I don't think they would really care unless you (or many others) started disrupting the network or abusing their services. Unlike Cable TV companies, network operators don't generally have a revenue stream that must be protected by locking down what you can do with the baseband. Whatever traffic filtering they do to keep Skype etc. out is done in the network.


it's owned by your mobile network provider since he can update the firmware silently

Hardly unprecedented. Cable modems work the same way. It seems to make good sense to me; the provider is responsible for the performance of the network, and the client interface is a part of that network.


I saw David speak at OHS, and this project was more about building something cool and differently than trying to be open source and part of the Free/Libre movement.


If all of the phone components/hardware came in a ready to build box, I would definitely follow the instructions and give this a shot. Otherwise, looks like a lot of overhead just trying to gather all the parts together. Cool nonetheless.


I've tried to source the components using as few vendors as possible (currently DigiKey, SparkFun, and Arduino, plus ordering the PCB) but it's definitely more work than just buying a kit. I'm working on a better solution but it's probably a ways off.


Not sure about DK/SF, but Mouser lets you make public project BOM lists so users can just one click and purchase all the components.


I went to a workshop where David Mellis provided the components and walked everyone through constructing this (he works in the MIT Media Lab, so the laser cut wood was also done using their equipment).

The interesting thing was that several other people at the workshop were very gung-ho about how building their own phone in this way makes them in some way free from oppressive phone manufacturers. This didn't really strike me as quite correct given this is mostly just assembling parts from similar manufacturers.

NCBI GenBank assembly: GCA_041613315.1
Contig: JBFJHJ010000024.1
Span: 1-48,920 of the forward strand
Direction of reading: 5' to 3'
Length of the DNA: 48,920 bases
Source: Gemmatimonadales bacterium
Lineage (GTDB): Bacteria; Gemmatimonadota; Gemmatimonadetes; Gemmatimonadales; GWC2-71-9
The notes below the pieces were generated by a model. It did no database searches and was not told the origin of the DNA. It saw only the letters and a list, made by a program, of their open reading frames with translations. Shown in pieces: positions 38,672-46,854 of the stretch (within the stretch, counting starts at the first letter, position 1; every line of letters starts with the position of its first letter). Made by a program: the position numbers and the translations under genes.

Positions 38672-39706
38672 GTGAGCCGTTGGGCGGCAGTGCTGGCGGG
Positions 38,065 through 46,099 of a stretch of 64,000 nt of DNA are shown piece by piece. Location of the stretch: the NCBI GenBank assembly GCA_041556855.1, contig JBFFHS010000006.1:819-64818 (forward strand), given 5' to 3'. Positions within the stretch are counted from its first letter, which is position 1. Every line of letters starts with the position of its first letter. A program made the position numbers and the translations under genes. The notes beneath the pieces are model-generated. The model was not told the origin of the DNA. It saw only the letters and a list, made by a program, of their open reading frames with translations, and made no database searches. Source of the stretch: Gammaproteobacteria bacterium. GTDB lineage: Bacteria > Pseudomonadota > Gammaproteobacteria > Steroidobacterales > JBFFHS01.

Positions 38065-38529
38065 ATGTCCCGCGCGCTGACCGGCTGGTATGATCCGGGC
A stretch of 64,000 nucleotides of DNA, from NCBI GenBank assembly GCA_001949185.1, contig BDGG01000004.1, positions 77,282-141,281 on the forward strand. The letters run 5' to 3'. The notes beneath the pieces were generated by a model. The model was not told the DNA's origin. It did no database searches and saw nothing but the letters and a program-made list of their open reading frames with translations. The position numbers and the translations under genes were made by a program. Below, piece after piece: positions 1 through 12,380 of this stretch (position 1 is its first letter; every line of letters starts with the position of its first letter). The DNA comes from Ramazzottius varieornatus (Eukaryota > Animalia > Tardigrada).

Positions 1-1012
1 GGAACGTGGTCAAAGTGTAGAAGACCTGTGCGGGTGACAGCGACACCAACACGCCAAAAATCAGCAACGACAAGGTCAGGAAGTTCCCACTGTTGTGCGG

Make the circuit board smaller and shove it in a gutted old phone - now you have open source phone, unrootable and not suspicious.

Edit: sorry, wolfgke informed us that still we can't have the cake.


Two things:

1. In a sea of people carrying iPhones and/or other various touchscreen smart phones, the minority of people using any kind of alternative seem to possess minscule flip phones with full-color displays. I haven't seen a candy bar phone in ages, unless it happens to be some venerable variety of nigh-defunct BlackBerry. I can't imagine this kit being resized down to a scale that would ever fit into what might be regarded as "common", especially since DIY kits need to be produced with parts big enough to man-handle, lest they risk total obscurity. No DIY kit will ever be successful if the parts involved are small enough to warrant a jewler's or watch maker's precision. Would you sell the kit with a loupe and tweezers?

2. Why should an unorthodox handset be suspicious? I guess it depends on the country one might live in? Also passing through customs and airport security, I guess?


I haven't seen a candy bar phone in ages

I still use a candy bar Samsung with a slide-out keyboard.


But is your phone large enough to accomodate easy-assemble-DIY parts?

Do you think it would be possible to gut the phone, and replace it with your own home-brew parts? Would the slide-out keyboard be likely to integrate into whatever DIY parts you select?


I use a Nokia monochrome candy phone!! (so what if i have a Samsung Galaxy Tab 3 as well?)

Though now that Nokia got sold, i have a relic!


Actually more interested in a DIY calculator. The milled enclosure by Yoav Sterman looks realy great.


I will make one. Oh yes, I will.

In fact, I switched from Verizon to T-Mobile after a decade just so I could have a GSM phone. Haven't gotten the pieces together yet, but I'm so down with this because I totally want a wooden phone.

And all the hipsters will squeal with jealousy.


Or spend $200 on a mid range Android or Nokia..